I recently read on CBC News about a woman in the city where I live who was sexually assaulted during a school dance as a teen. She was assaulted inside a bathroom stall, and was left with significant injuries requiring surgery. Defense lawyers argued in court that the sex was consensual. Does anyone ever consent to having their vagina torn open?

The judge convicted the perpetrator but thought he was a low risk to re-offend. The judge was concerned about what the perpetrator would miss out on, so only handed him 2 weeks of jail time. The concern is what he is missing out on? Please.

In Canada, rape-shield laws are supposed to prevent victims’ sexual histories from being used against them to suggest that they consented to the alleged attacks. In practice, this is a lot more iffy. It’s disturbing to think that some people think that consent is implied because of past activity. Consent is necessary for every single sexual encounter.& How is that so hard for some people to grasp?

We need to do more

Clearly not enough people are picking this up on their own, so when we have the birds and the bees talk with our kids, we need to talk to them about consent. Not just gloss over it, actually talk about it.

It’s bizarre that something that should be so simple is instead be somehow lacking in clarity. There is no consent unless it is clearly given freely, each and every time. Anyone who has problems understanding that needs to keep their pants on.

Elements of sexual consent: freely given, reversible, informed, enthusiastic, specific
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16 thoughts on “Why Don’t More People Understand Sexual Consent?”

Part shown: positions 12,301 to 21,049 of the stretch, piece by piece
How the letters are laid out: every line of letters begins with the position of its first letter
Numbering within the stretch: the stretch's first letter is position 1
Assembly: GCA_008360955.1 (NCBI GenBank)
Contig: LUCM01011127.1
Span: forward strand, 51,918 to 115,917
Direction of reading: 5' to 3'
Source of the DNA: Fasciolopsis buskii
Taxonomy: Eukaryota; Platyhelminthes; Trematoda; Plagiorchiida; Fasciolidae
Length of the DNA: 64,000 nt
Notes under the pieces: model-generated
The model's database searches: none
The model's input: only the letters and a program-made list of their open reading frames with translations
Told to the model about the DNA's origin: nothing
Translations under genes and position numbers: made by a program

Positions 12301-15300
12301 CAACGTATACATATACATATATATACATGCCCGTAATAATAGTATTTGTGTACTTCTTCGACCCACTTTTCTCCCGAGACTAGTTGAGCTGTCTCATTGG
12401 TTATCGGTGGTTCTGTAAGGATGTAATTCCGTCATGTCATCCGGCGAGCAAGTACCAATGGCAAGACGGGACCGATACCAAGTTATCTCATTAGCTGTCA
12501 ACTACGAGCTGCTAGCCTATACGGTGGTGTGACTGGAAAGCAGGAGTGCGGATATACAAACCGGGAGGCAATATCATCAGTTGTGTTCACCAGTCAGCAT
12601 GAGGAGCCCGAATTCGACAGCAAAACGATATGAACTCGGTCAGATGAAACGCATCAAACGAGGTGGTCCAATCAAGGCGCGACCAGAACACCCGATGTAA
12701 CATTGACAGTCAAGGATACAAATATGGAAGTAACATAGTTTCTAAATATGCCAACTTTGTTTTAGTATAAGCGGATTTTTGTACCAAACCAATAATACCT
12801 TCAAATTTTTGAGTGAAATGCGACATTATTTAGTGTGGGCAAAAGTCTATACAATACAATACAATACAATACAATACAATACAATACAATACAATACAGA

1. I suspect some of those instances of rape being downgraded to assault are plea-bargains i.e. that the defendant would plead ‘not guilty’ to rape, but ‘guilty’ to assault and the prosecution go with the latter because of the difficulty of proving the former in court. But, yes, it is disturbing.

  2. Such an important topic! 💗 Thank you for writing about this. I was in Spain when that happened. The girl is still suffering from a trauma well the 5 awful monsters who did it will not be in jail for much time. It also reminds me of a time I was partying and I drank alcohol and a boy used that to touch me when I didn’t say it was okay. The next day I felt horrible and felt like something bad happened. I thought it was mine fault when it wasn’t. Just because I drank doesn’t mean it’s okay to do that. It’s disgusting.

  3. People committing rape and sexual abuse and harassment know what they’re doing. They know when someone isn’t into something 100%. They know when someone is clearly uncomfortable with as little as a hug and still follows through. The people defending them know it too. They just don’t care about personal boundaries, or women’s sexual enjoyment, or bodily autonomy. They’d rather keep certain power imbalances in tact so they can keep on doing it, and to rationalise their past behaviour. I can guarantee you that every person that ‘struggles’ to understand consent who HASN’T been convicted of a sex-crime has done something, if not violent or stereotypically considered rape, then something coersive, involving wearing down someone’s else’s defences. That, or they’ve been a victim of it and don’t want to realise they’ve been victimised.